The majority of lipoprotein lipase in plasma is bound to remnant lipoproteins: A new definition of remnant lipoproteins

Koichi Sato, Fumikazu Okajima, Kazuya Miyashita, Shigeyuki Imamura, Junji Kobayashi, Kimber L. Stanhope, Peter J. Havel, Tetsuo Machida, Hiroyuki Sumino, Masami Murakami, Ernst Schaefer, Katsuyuki Nakajima

Research output: Contribution to journalArticlepeer-review

16 Scopus citations


Background Lipoprotein lipase (LPL) is a multifunctional protein and a key enzyme involved in the regulation of lipoprotein metabolism. We determined the lipoproteins to which LPL is bound in the pre-heparin and post-heparin plasma. Methods Tetrahydrolipstatin (THL), a potent inhibitor of serine lipases, was used to block the lipolytic activity of LPL, thereby preventing changes in the plasma lipoproteins due to ex vivo lipolysis. Gel filtration was performed to obtain the LPL elution profiles in plasma and the isolated remnant lipoproteins (RLP). Results When ex vivo lipolytic activity was inhibited by THL in the post-heparin plasma, majority of the LPL was found in the VLDL elution range, specifically in the RLP as inactive dimers. However, in the absence of THL, most of the LPL was found in the HDL elution range as active dimers. Furthermore, majority of the LPL in the pre-heparin plasma was found in the RLP as inactive form, with broadly diffused lipoprotein profiles in the presence and absence of THL. Conclusions It is suggested that during lipolysis in vivo, the endothelial bound LPL dimers generates RLP, forming circulating RLP-LPL complexes in an inactive form that subsequently binds and initiates receptor-mediated catabolism.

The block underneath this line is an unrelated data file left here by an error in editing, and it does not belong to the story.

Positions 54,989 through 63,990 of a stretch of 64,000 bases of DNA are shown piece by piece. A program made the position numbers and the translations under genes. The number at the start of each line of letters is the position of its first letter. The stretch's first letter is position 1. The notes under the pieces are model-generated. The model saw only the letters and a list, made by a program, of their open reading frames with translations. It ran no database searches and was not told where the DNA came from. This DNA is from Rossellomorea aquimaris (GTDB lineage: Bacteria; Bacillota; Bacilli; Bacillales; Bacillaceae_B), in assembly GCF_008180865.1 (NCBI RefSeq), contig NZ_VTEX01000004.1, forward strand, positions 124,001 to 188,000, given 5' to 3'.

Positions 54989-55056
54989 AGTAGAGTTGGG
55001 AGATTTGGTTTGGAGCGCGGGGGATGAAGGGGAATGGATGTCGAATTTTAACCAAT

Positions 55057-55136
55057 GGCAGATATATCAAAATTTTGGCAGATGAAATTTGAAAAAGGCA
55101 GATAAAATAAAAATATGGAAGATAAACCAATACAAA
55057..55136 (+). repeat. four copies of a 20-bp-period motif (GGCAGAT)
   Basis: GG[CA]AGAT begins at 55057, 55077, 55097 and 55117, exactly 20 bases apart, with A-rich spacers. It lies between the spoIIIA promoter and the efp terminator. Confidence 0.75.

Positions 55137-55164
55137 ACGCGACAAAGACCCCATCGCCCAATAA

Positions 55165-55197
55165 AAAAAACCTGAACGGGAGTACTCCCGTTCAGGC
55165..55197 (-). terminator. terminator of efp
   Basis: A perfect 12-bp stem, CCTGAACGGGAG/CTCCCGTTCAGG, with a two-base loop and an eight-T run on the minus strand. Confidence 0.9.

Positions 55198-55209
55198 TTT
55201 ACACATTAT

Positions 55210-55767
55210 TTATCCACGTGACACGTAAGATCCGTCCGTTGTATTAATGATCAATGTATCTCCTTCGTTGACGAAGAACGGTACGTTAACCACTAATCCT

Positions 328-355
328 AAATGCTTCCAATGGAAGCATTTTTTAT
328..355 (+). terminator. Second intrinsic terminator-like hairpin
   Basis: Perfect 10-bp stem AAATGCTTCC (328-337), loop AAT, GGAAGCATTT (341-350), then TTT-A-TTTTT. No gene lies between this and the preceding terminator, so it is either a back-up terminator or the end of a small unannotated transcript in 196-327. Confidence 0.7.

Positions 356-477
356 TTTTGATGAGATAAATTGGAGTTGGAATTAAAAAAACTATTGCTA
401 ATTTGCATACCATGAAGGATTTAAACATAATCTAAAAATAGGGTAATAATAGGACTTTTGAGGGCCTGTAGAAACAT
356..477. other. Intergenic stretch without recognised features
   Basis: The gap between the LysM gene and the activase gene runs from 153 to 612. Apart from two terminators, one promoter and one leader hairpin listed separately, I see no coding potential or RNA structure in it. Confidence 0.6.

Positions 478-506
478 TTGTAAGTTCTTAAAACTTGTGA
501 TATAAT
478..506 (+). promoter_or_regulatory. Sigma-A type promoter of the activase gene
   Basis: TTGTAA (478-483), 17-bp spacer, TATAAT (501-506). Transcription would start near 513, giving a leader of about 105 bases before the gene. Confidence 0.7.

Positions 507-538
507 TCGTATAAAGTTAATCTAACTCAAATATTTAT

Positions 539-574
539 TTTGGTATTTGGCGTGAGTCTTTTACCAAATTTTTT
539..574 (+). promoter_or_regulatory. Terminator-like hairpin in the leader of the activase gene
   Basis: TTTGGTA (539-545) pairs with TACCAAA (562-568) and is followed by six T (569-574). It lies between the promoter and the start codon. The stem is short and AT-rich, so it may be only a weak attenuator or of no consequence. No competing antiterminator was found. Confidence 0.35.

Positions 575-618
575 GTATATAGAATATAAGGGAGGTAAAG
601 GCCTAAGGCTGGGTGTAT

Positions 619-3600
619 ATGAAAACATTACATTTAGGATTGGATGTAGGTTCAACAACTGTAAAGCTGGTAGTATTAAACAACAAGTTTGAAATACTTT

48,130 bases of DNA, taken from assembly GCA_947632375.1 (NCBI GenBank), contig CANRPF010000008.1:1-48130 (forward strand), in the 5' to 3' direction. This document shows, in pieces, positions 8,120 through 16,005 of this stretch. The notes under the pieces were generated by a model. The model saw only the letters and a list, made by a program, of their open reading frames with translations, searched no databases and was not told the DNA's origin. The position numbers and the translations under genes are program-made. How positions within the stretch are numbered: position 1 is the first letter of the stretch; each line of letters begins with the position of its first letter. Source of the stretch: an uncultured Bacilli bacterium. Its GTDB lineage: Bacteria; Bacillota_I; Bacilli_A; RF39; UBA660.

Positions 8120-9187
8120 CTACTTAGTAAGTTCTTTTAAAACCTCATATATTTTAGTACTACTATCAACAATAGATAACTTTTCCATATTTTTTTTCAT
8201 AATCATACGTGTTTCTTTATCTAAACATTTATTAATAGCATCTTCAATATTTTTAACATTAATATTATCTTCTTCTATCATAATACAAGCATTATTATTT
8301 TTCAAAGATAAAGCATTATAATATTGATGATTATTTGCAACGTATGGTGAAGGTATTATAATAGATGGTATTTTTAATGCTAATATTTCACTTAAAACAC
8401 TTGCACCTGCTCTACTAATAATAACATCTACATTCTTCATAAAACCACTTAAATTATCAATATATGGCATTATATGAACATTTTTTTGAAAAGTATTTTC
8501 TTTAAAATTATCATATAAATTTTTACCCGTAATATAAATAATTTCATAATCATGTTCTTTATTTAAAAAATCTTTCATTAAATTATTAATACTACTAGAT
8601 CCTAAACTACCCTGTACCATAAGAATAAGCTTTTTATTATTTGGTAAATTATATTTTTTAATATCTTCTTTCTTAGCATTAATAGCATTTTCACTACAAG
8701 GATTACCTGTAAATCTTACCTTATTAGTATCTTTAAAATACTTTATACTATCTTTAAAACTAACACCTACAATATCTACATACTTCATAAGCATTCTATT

Original languageEnglish (US)
Pages (from-to)114-125
Number of pages12
JournalClinica Chimica Acta
StatePublished - Oct 1 2016


  • Chylomicron remnants (CM-R)
  • Lipoprotein lipase (LPL)
  • Remnant-like lipoprotein particles-cholesterol (RLP-C)
  • Tetrahydrolipstatin (THL)
  • Very low density lipoprotein remnants (VLDL-R)

ASJC Scopus subject areas

  • Biochemistry
  • Clinical Biochemistry
  • Biochemistry, medical


Dive into the research topics of 'The majority of lipoprotein lipase in plasma is bound to remnant lipoproteins: A new definition of remnant lipoproteins'. Together they form a unique fingerprint.

Cite this